Summer fun can be a killer.
Each year, my parents leave their home down south (they're in their sixties, so they've moved to Florida. It's the law) and slowly drive north to Virginia, Pennsylvania, New York, and Massachusetts, visiting various relatives. We call it The East Coast Tour. Last week, they stopped at Chez Daddy Daze.
We see each other only when the tour bus comes to town (or rather, the orange Chevy Aveo), so we pack as much fun as possible into each visit. Of course, after a few days of all that "fun," the kids are exhausted and temperamental. Add a few consecutive late nights to the mix and you've got two volatile toddlers. Thus, the waning days of The East Coast Tour can be, to say the least, unpleasant.
Take, for example, last Wednesday's outing to play mini golf.
There's a new course about a mile from our house, so we all drove down after dinner. My parents and I hyped the event in the car, and by the time we arrived the kids were frenzied. Then I saw the sign.
We discussed our options. Tensions mounted in the booster seat.
"Why aren't we getting out?" Grace asked.
"Oh, this mini golf is closed," I said.
"WHAT?!?" She sounded as if someone had just kicked her dog.
"We're going to go to another course, hon," I said. Grace scowled but said nothing.
I did the same.
Twenty minutes later, we arrived at another course. I parked the car facing the joint's big, artificial waterfall. Everyone's mood had improved — until I saw that it would cost $50 for the six of us to play (at least the place offered a "complimentary" squirt of bug repellant. Gee, could you spare it?). I ponied up — anything to keep the kids even-keeled. William was swinging his club around and Grace was checking out the Koi pond. We were back on track.
At the first hole, I explained the game to Grace: Knock the ball into the hole with the club. She and her brother preferred placing their balls about an inch off the hole and hitting them in, which was kind of cute.
Then I had another bright idea. "Here," I said to Grace, "let me show you how to hold the club so it'll be a little easier for you." Gracie let out a scream that nearly split my skull in half and threw herself, flailing, to the ground.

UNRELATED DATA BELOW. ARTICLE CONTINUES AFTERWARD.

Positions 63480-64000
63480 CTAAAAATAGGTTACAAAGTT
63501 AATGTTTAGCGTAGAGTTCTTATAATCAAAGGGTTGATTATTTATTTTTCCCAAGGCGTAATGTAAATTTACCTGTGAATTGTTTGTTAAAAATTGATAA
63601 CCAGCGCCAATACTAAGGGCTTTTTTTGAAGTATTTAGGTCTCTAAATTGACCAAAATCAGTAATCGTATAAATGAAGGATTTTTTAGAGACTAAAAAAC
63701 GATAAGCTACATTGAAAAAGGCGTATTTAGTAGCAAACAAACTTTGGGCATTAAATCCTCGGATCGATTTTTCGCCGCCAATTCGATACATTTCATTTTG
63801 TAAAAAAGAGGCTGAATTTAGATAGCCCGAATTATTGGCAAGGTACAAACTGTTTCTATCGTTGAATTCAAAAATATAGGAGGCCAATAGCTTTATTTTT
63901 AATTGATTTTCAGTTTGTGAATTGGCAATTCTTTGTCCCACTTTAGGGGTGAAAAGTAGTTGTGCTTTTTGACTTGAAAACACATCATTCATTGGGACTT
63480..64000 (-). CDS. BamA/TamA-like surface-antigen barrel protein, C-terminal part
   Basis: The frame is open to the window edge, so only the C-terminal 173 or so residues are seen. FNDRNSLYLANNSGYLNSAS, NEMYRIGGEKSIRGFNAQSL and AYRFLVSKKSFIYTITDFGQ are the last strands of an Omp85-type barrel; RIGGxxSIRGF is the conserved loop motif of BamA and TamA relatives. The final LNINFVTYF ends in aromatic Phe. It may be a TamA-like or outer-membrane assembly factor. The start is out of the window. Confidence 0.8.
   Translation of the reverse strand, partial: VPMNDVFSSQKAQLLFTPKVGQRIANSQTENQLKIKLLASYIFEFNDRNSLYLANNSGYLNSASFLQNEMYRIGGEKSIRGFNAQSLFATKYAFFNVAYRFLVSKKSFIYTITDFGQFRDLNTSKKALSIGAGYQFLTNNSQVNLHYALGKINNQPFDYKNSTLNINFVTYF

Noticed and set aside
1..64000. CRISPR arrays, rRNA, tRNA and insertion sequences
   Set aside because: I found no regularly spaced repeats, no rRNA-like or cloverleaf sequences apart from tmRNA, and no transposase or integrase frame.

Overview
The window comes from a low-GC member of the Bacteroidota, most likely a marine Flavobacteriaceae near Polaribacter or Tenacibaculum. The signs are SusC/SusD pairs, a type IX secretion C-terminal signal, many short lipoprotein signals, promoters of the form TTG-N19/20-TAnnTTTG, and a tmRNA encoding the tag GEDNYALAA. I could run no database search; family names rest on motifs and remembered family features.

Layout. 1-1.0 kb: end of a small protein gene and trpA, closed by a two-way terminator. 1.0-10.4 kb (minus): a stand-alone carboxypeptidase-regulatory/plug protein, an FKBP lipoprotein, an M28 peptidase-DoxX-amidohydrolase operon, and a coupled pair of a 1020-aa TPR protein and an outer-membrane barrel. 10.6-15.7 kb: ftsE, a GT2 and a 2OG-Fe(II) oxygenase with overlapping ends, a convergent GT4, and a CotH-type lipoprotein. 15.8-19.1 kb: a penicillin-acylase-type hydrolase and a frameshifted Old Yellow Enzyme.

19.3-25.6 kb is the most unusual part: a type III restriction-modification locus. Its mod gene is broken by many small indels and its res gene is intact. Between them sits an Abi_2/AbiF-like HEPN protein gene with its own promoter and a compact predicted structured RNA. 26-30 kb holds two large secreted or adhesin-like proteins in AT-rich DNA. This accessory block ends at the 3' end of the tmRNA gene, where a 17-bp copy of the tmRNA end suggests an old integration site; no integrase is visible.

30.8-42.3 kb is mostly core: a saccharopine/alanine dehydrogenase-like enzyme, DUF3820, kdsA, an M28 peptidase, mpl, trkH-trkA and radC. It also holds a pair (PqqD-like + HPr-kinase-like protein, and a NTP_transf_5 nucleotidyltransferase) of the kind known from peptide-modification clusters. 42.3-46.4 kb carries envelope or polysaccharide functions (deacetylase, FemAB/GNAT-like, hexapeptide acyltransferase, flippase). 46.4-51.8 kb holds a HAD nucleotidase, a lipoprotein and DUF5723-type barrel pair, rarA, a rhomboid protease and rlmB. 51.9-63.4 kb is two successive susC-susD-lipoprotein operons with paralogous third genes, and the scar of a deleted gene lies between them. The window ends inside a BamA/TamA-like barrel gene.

"Gracie," I said, "What is the problem?!?" She howled louder. I said, "You need to talk to me the right way without screaming."
She composed herself and babbled something about the yellow ball and the blue ball and blah, blah, blah — she was speaking that Furious Toddler Language that makes no sense to anyone over 7, so naturally, I had no clue what the problem was.
In her thrashing, she had hooked William's leg with her club and pulled him right down, so he was screaming, too.
Grace's poor behavior persisted, so I issued the final warning: "Keep it up, and we're going home." Just a few holes later, she again screamed, threw her club, and hurled herself to the ground (something about the order in which we were hitting balls).
Time to follow-through, Dad.
I scooped her little ass up, plopped her, screaming and kicking, in the car, and drove home. Just abandoned everything right then and there.
How was the rest of the night, you ask? Here's a hint: My wife is downstairs getting the kids in bed while I'm upstairs typing this. Why? Because if I'm around them for just one minute more, I'm going to "go out to the store a minute" and never come back.
I can hear them talking down there now:
"But I want to play golf!"
"I know, Gracie. But you made a bad choice. We'll play again another day."
"Waaaaaa! But why...?"
Ah, the poor kid. I don't blame her. I actually feel kind of guilty… I miss my parents so much when they're gone, and I know they miss their grandchildren even more. I want to make the most of those precious 14 days a year we get to spend as a family, yet I feel badly for setting the kids up for an eventual meltdown. It's a fine line, as they say.
So, I'm sorry, Gracie. I know you're tired and full of sugar. Tomorrow we'll take it easy and play in the yard. Soon The East Coast Tour will leave town, and your dad will go back to missing his own mom and dad.
I don't know which is worse.